LANCASTER – Almost two years ago, Tully Huffaker genuinely began to think about establishing his own concert venue for bands to be able to play locally. That’s when the idea for The Industry Theater was born.
“There have always been illegitimate venues for bands out here and they’ll do really well, but then they’ll go out of business because they don’t have permits or they get shut down by police,” Huffaker said. “So my theory is that a legitimate venue should by all means do well.”
After a year and a half planning, Huffaker was ready to open.
However, due to some complaints by a nearby church, The Industry Theater would have to wait two months before finally opening its doors in December.
“They got our permits pushed back a month by saying that concert venues lead to kids doing drugs,” Huffaker said, adding that he was setting out to accomplish the exact opposite.
“If they’re in a small contained area, we can very well prevent them from doing drugs, whereas if they’re out in the desert or at a house party, it’s a free for all,” he added.
In an effort to salvage his venue, Huffaker met with members of the church to work out a compromise.
“We had to make a lot of changes for them and make a lot of conditions on our permits,” Huffaker said. “We got in by adding a boatload of conditions to ourselves.”
Some of those conditions include sanctioning off 50 parking spaces for the church every time The Industry Theater has an event, he said. It also includes limiting the concert venue’s hours and keeping the direction of the line to get into a concert away from the church.
Huffaker said he had planned events at the Industry Theater all throughout October and every weekend in November, but had to cancel everything.
“It resulted in a major backlash for that church because they received lots of angry emails from kids whose bands got canceled,” he said. “So that was part of what helped us get in because they weren’t comfortable with the amount of negative news they were getting.”
The Industry Theater finally opened their doors Dec. 3 with the band Strung Out, which played to a crowd of more than 200.
“We’re trying to bring a location for bands to showcase their music,” Huffaker said. “We really want to work with younger musicians who can’t necessarily go to L.A. and play shows. A lot of my friends say ‘oh we have to go to L.A. every time,’ and I know a lot of people who can’t go to L.A. so they don’t get to play shows. We’re trying to be a good local location where bands can get shows and people can bring their friends and family… just a good wholesome environment.”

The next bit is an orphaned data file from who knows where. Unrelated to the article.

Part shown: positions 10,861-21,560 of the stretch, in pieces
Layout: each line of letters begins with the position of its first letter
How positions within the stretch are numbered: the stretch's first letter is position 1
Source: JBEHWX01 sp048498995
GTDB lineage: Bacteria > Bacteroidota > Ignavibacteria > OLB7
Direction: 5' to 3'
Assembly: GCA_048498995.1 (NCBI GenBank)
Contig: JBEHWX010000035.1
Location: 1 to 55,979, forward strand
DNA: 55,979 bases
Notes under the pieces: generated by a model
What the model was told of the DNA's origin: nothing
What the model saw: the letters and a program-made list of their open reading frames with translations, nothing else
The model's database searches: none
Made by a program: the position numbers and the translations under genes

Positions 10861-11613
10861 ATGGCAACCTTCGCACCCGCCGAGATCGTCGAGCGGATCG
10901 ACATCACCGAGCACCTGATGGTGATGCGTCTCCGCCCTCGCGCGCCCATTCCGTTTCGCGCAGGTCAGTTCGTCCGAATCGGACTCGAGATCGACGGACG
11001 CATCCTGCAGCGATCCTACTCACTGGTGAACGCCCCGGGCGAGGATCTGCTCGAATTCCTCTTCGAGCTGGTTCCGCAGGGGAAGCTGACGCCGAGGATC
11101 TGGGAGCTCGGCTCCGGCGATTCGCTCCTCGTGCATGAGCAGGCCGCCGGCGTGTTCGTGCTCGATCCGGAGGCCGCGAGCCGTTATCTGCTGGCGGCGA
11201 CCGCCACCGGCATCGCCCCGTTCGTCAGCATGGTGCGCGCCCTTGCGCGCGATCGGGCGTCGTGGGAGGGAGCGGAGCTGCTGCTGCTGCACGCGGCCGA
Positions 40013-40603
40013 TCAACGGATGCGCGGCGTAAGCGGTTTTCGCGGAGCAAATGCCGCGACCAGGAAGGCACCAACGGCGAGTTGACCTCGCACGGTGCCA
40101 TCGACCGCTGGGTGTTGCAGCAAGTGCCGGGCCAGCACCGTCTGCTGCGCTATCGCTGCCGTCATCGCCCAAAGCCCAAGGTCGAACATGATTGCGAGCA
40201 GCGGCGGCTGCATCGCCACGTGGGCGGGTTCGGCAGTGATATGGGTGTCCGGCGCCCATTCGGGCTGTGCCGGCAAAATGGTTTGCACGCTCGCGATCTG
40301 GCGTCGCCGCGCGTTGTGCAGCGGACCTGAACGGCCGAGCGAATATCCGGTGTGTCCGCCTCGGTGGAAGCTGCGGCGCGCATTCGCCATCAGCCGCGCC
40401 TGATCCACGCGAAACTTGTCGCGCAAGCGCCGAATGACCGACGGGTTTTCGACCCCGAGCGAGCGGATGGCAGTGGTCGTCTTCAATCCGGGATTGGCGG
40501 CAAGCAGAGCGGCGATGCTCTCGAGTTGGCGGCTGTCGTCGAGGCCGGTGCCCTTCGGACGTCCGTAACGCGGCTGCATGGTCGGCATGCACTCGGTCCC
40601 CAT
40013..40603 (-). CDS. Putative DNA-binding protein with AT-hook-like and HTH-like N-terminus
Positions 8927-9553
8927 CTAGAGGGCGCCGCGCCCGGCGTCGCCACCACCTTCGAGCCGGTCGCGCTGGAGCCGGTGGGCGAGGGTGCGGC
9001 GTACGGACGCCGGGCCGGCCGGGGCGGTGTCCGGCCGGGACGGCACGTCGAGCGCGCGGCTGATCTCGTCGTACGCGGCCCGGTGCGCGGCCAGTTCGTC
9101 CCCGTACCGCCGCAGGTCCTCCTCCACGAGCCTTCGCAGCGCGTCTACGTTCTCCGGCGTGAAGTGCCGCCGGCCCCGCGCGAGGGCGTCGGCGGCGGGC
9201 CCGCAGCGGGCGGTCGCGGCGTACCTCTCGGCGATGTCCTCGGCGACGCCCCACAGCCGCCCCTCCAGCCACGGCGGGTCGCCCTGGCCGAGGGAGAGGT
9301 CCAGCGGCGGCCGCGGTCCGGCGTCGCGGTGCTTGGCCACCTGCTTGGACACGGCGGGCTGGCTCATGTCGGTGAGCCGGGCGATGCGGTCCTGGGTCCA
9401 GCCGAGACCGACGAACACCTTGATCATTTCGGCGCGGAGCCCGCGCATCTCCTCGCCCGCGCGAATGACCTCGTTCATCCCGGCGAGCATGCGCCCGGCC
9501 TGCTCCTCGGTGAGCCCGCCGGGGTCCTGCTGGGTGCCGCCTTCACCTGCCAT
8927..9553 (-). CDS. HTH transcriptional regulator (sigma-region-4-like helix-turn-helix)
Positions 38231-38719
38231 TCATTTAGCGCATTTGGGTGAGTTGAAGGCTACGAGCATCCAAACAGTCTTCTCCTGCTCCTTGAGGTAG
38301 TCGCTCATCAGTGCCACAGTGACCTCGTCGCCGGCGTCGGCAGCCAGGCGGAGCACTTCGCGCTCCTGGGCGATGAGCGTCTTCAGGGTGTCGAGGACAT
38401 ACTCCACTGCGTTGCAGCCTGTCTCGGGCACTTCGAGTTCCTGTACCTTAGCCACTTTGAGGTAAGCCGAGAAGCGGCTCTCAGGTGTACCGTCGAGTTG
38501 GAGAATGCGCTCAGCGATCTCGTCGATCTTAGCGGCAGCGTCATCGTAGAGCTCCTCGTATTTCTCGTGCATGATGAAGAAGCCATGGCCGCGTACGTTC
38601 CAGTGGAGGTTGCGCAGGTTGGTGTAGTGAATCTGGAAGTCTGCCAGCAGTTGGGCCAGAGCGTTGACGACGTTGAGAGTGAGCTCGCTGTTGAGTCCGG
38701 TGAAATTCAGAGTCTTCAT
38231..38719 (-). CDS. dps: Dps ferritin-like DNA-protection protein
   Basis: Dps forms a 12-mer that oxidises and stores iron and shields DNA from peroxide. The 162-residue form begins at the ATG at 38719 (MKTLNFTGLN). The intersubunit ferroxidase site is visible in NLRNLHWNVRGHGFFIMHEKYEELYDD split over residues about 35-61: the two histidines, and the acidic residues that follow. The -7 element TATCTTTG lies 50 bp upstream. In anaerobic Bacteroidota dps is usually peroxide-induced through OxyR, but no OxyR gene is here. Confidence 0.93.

The concert venue is non-genre specific, Huffaker added.
“We want everybody to come safely and not feel like it’s some punk venue or some metal venue,” he said. “It’s not a specific genre, it’s just a music venue for people to come to watch music and have fun.”
Huffaker envisions a future where The Industry Theater would be an established tour stop for bands travelling through the area.
“Every big tour that’s coming through Southern California will be in our area at some point but they’ve never had places to play,” he said.
In the meantime, Huffaker is keeping the new venue busy with local talent. Next month the Industry Theater will host the Battle of the Bands, which is an expo for local bands. Huffaker is also in the process of getting local high school bands to play regular jazz shows.
“I’m an enthusiastic jazz guy and we don’t have stuff like that out here,” he said. “We would ideally get that so every couple months we’re doing a jazz show with the high school bands.”
Another major event coming up for The Industry Theater is a food drive. Huffaker said the admission will be a couple cans of food, but if you don’t bring in the food, then it’ll be $5.
“We’re trying to make it so we can frequently have a charity show,” he said. “We’re trying to get that happening at least every other month or every couple months.”
Huffaker advertises The Industry Theater through street promotion and online.
“We’ll get emails from smaller groups who are touring looking to fill tour dates,” he said. “The outside promoters usually bring in the bigger acts.”
Almost every concert will be for all ages, he said.
“I would say no more than one show every two months will have an age restriction on it,” Huffaker said.
“We want bands to feel welcome and all families to feel welcome,” he said.